REVIEW: In The Name of The King: A Dungeon Siege Tale

I’m almost envious of people who go into Uwe Boll movies “cold,” not knowing what they’re in for or what to expect. For the unitiated, Boll is a singularly awful German filmmaker who works primarily adapting B-list video game franchises into ghastly genre flicks. His films feature – right down the line – hillariously bad screenplays, baffled-looking miscast “stars” apparently selected at random (let’s put it this way: If he was making movies in the 70s, Captain & Tenille and Ceasar Romero would feature prominently) and tend to look like the unfinished Pod-Person clones of other well-known movies: He knows what certain types of certain scenes are supposed to look like, the gist of dialogue thats expected to occur… but no real idea how to execute them, integrate them into a story or string them into a working narrative. According to some accounts, his whole career until recently was the result of a real-world “Producers”-style con; exploiting a now-defunct German tax loophole that allowed his films to profit their investors more as flops than they would’ve as hits.

WHYEVER he’s able to keep working, given his choice of subject matter and the inescapable drive of MST3K-primed Movie Geeks to attend and quietly heckle bad films among themselves, Boll has evolved (maybe not entirely unwittingly) into a kind of Interweb-era Ed Wood sans the enthusiasm or decent-guy sympathy (his yet-unreleased film “Postal” is a comedy about 9/11, and features a slapstick for-laughs recreation of the attacks): The release of a new Boll film turns into a movie geek pilgrimage of reverse-reverance. Which I hope explains how it is I came to watch this movie, in the company of good friends as a kind of shared experience of intellectual masochism.

The starting-point this time is a largely-formula Fantasy RPG called “Dungeon Siege,” the title here relegated to it’s own subheading because Boll has re-imagined it as a road-company “Lord of The Rings” thus leaving a paucity of dungeons to be sieged. A generic fantasy kingdom (okay, the Canadian Rockies with some grass huts and CGI castles) is engulfed in a war between an aging King (Burt Reynolds) and an evil Wizard (Ray Liotta) who has marshalled an army of Orc-like “Krugs” to commit acts of disconnected wickedness across the land. The Krugs sack the village and ravage the family of a turnip farmer (Jason Statham) who grabs his trusty machete and boomerang (don’t ask) and sets out to – in his words – “gouge evil from it’s shell.” Matthew Lillard is a cut-rate Jack Sparrow knockoff, John Rhys Davies (who seems to come included in the do-it-yourself-fantasy-movie kit now) is on hand for grave exposition, Leelee Sobieski is his daughter mainly here to (eventually) look rather lovely in a suit of Renaissance Faire armor, and Kristana Lokken (late of “The L-Word” and Boll’s “Bloodrayne”) swings around on vines as the leader of characters best-described as a troupe of acrobatic lesbian Ewoks.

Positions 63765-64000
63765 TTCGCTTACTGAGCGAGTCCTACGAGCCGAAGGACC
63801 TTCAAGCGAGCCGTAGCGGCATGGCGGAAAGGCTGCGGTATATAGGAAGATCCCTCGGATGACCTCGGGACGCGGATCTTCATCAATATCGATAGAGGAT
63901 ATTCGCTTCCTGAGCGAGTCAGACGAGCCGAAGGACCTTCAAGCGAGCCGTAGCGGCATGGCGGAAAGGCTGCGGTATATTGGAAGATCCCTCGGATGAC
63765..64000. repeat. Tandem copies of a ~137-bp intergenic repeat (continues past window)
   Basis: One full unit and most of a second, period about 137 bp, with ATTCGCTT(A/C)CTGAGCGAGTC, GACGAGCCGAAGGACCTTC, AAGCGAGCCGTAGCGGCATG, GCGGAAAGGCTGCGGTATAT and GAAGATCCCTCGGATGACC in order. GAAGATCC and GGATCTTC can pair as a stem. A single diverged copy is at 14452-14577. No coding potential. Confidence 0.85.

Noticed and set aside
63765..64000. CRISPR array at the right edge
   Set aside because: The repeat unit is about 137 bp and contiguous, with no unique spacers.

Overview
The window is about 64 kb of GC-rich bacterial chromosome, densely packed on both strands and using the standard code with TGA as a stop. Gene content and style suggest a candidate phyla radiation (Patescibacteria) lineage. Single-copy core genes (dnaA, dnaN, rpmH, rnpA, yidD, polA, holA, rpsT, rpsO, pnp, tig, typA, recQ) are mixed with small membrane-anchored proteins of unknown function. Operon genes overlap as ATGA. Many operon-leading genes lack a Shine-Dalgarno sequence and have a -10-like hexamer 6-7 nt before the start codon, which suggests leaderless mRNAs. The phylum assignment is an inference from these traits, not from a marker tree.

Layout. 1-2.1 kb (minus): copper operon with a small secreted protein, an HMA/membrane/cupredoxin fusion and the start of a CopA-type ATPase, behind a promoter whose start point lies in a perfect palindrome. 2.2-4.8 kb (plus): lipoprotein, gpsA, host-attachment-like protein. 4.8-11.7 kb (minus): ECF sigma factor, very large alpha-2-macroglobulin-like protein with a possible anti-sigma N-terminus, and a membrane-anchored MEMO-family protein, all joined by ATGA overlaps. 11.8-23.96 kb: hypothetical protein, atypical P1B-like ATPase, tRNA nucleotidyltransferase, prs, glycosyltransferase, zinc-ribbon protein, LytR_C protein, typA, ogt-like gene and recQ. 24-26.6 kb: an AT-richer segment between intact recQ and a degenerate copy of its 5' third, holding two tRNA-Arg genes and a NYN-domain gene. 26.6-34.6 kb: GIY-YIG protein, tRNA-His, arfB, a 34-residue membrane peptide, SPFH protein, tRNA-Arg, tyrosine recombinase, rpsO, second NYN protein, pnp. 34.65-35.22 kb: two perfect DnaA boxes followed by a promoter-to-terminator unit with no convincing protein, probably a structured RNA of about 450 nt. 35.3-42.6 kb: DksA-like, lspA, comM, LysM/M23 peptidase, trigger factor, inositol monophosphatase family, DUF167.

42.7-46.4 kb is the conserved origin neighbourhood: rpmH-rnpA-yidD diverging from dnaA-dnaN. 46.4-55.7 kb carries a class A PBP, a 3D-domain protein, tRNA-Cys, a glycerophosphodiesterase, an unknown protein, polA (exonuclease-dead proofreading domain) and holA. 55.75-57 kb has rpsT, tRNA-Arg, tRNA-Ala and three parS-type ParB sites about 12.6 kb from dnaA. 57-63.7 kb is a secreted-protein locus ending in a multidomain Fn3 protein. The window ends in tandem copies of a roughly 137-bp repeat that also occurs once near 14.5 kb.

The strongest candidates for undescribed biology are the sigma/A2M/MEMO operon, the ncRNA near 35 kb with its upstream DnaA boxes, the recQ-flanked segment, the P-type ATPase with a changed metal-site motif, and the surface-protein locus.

Statham’s farmer, by the way, is actually named Farmer, which momentarily holds the promise that Boll has finally leapt headlong into meta-parody of the RPG genre and that EVERYONE will be named for their character-class… but unfortunately everyone ELSE has names instead of “Warrior,” “Night Elf,” “Red Mage,” etc. Chalk it up to missed-opportunity. Statham is actually the only member of the cast to emerge unscathed, easily maintaining both his dignity and his title as THE top B-action star of his generation. While everyone else is forced to plow through unmanageable lines (“Wisdom will be our hammer…” Reynolds is forced to sagely intone, “and prudence will be our nail!”) and endless cut-rate recreations of “The Two Towers” Helm’s Deep battle sequence, he’s mainly tasked with executing stunt-fights and glowering icily at enemies… things he can probably do by reflex at this point. Matthew Lillard has it the worst in an eye-rolling riff on “Braveheart’s” Edward II. Poor, poor Ray Liotta is made to rant and rave his way through his bad guy turn with a fretful haircut and a sequined cloak. Sad.

This will end up being one of the worst movies of the year, that much is granted. But for what it’s worth Boll manages ONE interesting moment – a pair of Wizards pace around arguing with one another while their swords fight levitating in mid-air between them – and the rest of the film is easily one of the funniest unintended comedies you’re going to see for awhile… provided that “unintentional comedy” is something you can enjoy.


One thought on “REVIEW: In The Name of The King: A Dungeon Siege Tale

  1. tyra menendez says:

    i went into blood rayne cold – i had no idea who boll was or much of an idea about the movie. but i could still tell it was going to be bad. i bought the dvd for the sole reason that it had a copy of the second game for $20.after i played it through, i decided to brave the movie just to see how bad it i said, i knew it was going to be bad, but i wasn’t prepared for just *how* bad. especially with the confused “i-wanna-be-stanly-kubric-ala-clockwork-orange” ending. apparently, he just spliced together the three different endings they were made (i hesitate to use the phrase “come up with”).but if you really want an exercise in what-the-fuck-ness, turn on the commentary track. yeah, i learned a whole lot about these people, when i did that. apparently, miss lokken thought she was doing something also made me distrust ign, since they approved of the movie, as, yeah…i actually don’t like statham as an action star. i much prefer him in his roles in lock, stock, and two smoking barrels and snatch. especially the later, where he’s the affronted (and only) straight man in a world full of nut jobs.


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